Editorial: CMU’s “Interdisciplinary” Efforts Fall Short of Promises

“Interdisciplinary” is a buzzword that almost all colleges use in their advertising materials, and in its original meaning, it is something that all colleges should rightfully aspire to be. To me, at least, interdisciplinary means taking a broad spectrum of classes, and learning how they all interact. No field operates in a vacuum (although some very literal, physicists might disagree), and being able to draw connects between multiple areas is what has provided many new insights in the past.


However, Carnegie Mellon suffers a severe lack of real interdisciplinarity. This dearth manifests itself both socially and academically, by dividing students on almost-arbitrary lines and discouraging exploration.


I can only speak from my experience as a humanities student. Dietrich College offers many cross-disciplinary opportunities; however, they remain within Dietrich. How often is there a collaboration between the School of Computer Science and Dietrich, or Mellon College of Science and Dietrich? I took a History of Computing class in SCS, and while it was very informative and interesting, it would have benefited from a more rigorous approach on its historical side. Similarly, in a gender class, we read about bias in science, with specific examples from biology. Hearing a biologist’s take on the issue would have been an enriching addition.


Even just taking classes outside of Dietrich has given me strange looks and made me feel unwelcomed. I’m sure it is unintentional, but that doesn’t mean that it doesn’t happen. When I took 15-112, people looked at me like I was a masochist (which may be true), and asked why I would do that when it’s not required. I got similar responses when I took Physics 1 for Science students. Having intellectual curiosity outside of your home college is unusual, at best, and frowned-upon, at worst.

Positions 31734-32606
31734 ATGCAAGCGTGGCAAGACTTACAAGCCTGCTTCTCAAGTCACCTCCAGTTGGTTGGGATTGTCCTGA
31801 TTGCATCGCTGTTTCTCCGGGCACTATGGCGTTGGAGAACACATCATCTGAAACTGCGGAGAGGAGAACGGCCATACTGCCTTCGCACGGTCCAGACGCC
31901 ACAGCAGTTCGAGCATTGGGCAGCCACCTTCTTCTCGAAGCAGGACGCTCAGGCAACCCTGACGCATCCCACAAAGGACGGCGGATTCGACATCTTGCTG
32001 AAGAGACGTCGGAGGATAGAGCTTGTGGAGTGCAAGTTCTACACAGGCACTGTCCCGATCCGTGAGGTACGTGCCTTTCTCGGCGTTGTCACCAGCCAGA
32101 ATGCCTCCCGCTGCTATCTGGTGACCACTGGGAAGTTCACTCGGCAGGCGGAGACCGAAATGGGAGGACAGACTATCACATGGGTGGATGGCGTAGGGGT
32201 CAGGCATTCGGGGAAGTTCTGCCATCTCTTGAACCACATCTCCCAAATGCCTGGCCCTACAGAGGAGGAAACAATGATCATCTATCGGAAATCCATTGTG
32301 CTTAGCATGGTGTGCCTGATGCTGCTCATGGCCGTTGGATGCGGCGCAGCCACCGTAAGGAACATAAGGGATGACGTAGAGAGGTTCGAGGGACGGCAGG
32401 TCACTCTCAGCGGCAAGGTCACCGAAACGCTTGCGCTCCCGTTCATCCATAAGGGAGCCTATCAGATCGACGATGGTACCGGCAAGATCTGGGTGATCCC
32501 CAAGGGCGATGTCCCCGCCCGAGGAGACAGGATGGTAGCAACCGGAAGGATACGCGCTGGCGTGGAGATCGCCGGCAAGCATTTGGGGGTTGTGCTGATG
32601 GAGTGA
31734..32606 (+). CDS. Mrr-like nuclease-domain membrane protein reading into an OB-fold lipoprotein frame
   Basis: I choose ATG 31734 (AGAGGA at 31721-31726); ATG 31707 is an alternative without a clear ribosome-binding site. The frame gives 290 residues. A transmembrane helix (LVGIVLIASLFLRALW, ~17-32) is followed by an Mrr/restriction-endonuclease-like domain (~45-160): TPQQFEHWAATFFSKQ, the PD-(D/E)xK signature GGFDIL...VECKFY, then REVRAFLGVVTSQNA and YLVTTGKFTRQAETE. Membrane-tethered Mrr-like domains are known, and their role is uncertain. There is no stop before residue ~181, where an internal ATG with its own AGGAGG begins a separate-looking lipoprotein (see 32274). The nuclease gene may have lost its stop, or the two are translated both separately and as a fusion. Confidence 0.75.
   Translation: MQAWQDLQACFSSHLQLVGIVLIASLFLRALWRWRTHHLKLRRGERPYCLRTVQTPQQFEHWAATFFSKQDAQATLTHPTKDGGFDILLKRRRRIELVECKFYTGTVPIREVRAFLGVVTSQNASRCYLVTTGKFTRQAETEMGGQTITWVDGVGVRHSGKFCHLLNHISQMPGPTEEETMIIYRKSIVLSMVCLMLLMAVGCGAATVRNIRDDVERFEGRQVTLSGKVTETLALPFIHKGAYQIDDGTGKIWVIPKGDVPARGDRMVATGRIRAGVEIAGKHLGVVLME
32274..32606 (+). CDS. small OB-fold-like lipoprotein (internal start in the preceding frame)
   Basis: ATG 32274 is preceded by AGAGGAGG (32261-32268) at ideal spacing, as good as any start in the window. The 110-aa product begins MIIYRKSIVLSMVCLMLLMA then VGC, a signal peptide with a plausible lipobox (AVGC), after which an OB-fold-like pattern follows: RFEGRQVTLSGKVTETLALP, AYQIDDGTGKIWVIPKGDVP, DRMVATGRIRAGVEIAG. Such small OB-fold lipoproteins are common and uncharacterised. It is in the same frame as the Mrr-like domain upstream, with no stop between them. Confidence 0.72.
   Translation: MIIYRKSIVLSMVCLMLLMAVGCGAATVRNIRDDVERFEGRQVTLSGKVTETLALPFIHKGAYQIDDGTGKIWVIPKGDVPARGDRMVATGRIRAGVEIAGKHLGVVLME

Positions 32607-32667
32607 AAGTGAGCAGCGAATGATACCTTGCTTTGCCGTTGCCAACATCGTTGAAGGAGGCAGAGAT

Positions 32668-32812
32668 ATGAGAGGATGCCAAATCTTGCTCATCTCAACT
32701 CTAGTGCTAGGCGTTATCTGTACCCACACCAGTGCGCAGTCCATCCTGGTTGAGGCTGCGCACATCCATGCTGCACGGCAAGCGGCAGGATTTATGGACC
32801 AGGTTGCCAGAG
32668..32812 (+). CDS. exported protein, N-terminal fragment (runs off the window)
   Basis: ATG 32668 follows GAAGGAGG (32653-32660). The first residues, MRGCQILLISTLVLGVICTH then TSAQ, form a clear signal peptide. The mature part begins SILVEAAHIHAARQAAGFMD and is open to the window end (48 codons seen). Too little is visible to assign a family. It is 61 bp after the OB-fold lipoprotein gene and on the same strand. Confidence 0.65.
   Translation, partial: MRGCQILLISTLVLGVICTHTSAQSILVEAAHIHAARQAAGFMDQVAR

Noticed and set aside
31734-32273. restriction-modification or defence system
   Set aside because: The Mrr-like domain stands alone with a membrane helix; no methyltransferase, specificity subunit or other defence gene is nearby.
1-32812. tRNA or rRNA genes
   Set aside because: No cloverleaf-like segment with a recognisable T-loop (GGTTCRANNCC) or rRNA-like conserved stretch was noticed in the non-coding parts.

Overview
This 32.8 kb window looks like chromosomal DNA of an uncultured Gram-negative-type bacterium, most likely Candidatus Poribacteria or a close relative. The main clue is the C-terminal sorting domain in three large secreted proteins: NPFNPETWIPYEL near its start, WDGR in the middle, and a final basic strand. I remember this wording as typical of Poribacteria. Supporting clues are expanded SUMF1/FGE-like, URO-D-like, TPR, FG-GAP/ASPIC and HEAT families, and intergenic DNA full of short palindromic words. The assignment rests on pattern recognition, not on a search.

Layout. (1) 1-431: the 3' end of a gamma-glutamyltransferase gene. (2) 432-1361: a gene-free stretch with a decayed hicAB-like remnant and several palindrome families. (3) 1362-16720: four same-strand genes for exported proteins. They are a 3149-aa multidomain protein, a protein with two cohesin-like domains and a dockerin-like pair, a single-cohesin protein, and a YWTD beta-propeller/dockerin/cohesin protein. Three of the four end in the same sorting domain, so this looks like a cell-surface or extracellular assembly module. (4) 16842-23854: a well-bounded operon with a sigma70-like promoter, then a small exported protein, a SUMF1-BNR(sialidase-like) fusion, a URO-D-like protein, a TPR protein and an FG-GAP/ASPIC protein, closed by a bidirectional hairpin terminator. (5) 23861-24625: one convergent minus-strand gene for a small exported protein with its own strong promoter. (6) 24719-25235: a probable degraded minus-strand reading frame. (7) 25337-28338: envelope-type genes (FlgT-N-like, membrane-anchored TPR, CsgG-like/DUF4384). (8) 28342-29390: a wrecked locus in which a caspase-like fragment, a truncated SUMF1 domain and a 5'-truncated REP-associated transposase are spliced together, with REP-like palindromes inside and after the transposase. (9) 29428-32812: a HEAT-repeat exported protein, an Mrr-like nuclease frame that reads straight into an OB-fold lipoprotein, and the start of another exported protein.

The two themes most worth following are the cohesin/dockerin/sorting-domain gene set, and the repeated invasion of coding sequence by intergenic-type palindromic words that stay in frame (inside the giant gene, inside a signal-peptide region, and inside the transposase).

Yes, there are many “initiatives” and “centers” that have sprung up on campus. However, they general involve combining two traditional disciplines in a very specific way. The new IDeATe program is a perfect example. It’s nice that computer scientists and artists now have access to new classes and equipment. But is this really the spirit of interdisciplinarity? Maybe one day, all of the slight overlaps will converge, but as it currently stands, the so-called interdisciplinary programs are usually bi-disciplinary, at most.


Anytime a department veers too far from its home space, it gets separated and boxed in. Information Systems is technically in Dietrich, but they use computers for more than writing essays? Better split them off and provide barriers to entry for those outside the chosen few.


This administrative shuffling enforces social norms. When meeting someone new, often the first thing that is asked is what their major is. This is then used as a superficial label that shapes all future interactions. As the Tartan recently joked in their own April Fools issue, a history major with a minor in computer science would be happy to be ripped apart, just for people (and specifically employers) to see that they aren’t their major. Although it was satire, we at readme know that the best satire strikes at the cold hard truth.


In conclusion, is Carnegie Mellon truly “interdisciplinary?” In my opinion, the answer is no. There are scattered initiatives that bring together a few fields here and there, but the overall culture is not one of broad intellectual experimentation. The word is thrown around on admissions materials because it is one of those words that no college would dare deride, but in practice, it offers little to enhance the Carnegie Mellon experience.

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